The Index of Hydrogen Deficiency (or IHD) is also known as "units of unsaturation" and several other similar names.
The index of hydrogen deficiency is
a count of
how many molecules of H2 need to be added to a structure
in order to obtain the corresponding saturated, acyclic species. Hence, the IHD takes a count of how many rings and multiple bonds are present
in the structure, so the IHD can
also be thought of as (multiple bonds +
Note that the IHD for neutral organic molecules MUST be a positive integer (i.e. 0, 1, 2 etc.). If you calculate something different (e.g. 1.5 then there is an error!)
There are two ways in which the IHD can be applied, and both can be useful depending up on the situation (a good student will be comfortable with both):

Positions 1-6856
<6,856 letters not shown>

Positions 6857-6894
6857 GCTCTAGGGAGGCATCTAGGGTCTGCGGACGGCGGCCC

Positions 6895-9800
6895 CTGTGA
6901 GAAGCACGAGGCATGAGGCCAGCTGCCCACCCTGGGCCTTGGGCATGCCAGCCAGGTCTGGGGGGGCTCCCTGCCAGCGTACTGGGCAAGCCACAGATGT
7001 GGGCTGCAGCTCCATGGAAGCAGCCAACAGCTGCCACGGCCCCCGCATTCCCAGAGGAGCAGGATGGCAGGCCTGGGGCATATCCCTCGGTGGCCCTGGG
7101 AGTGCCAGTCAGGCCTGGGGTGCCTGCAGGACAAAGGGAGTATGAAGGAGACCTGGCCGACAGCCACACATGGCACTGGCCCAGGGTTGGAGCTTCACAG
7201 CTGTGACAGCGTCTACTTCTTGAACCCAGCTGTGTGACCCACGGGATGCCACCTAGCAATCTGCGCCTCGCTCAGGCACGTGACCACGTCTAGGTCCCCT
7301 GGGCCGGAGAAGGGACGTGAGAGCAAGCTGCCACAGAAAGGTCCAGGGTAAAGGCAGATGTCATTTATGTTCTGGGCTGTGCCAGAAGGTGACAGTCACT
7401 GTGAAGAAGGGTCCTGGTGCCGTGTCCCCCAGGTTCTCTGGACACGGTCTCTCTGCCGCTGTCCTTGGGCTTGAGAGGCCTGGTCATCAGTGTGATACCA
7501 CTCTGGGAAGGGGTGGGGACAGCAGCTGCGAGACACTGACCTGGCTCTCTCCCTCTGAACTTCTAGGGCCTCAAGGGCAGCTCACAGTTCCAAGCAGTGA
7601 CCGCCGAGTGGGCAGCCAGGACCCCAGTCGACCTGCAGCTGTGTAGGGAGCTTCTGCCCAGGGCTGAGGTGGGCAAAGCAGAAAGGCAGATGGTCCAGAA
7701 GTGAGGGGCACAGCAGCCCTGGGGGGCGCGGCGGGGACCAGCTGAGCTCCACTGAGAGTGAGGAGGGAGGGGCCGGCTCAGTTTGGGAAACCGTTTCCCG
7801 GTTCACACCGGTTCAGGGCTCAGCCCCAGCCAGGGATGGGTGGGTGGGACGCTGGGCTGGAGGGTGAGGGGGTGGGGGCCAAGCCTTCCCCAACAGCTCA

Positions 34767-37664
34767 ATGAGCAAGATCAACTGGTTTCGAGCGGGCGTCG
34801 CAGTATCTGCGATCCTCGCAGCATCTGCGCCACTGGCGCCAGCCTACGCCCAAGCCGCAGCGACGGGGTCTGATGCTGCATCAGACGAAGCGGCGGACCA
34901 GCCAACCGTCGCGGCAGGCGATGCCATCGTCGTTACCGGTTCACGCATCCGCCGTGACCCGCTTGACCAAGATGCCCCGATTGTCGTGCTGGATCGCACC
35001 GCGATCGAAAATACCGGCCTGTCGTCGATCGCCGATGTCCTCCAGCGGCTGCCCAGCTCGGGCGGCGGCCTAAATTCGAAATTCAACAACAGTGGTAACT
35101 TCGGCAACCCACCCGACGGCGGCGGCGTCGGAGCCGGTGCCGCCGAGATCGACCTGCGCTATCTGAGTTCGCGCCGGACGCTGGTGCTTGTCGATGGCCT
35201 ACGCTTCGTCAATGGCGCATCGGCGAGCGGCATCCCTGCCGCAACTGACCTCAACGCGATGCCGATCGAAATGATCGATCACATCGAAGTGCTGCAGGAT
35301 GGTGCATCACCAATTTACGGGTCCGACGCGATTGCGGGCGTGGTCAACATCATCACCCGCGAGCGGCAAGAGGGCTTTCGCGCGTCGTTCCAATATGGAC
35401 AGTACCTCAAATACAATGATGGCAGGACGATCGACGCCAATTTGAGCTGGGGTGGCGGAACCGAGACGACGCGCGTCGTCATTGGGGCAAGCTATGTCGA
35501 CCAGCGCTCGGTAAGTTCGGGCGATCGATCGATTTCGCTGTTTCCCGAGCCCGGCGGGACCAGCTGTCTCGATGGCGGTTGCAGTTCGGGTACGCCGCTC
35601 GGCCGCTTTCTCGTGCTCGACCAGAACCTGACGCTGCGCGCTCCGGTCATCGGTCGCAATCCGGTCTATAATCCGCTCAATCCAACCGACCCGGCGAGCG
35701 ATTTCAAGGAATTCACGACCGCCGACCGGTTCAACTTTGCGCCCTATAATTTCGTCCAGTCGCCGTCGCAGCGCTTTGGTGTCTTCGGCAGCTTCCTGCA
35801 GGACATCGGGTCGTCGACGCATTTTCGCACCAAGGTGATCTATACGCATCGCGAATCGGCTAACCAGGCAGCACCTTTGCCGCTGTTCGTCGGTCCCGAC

(1) From a drawn structure
When you look at a drawn structure, count the number of π bonds and rings present (i.e. π + r) (but take care not to count any rings twice !).
When counting π bonds, π bonds containing heteroatoms (e.g. O, N etc.) can be counted in exactly the same way as C π bonds.
For simple ring systems this can be straight forward, but not as obvious for more complex ring systems.
(2) From the molecular formula
The IHD can be calculated directly from a molecular formula. Consider the following generic molecular formula CcHhNnOoXx, then the following equation can be derived:
IHD = 0.5 * [2c+2-h-x+n]
Where does this equation come from ?
Try the example below !
Determining the IHD for molecules can be useful for the following reasons:
|© Dr. Ian Hunt, Department of Chemistry|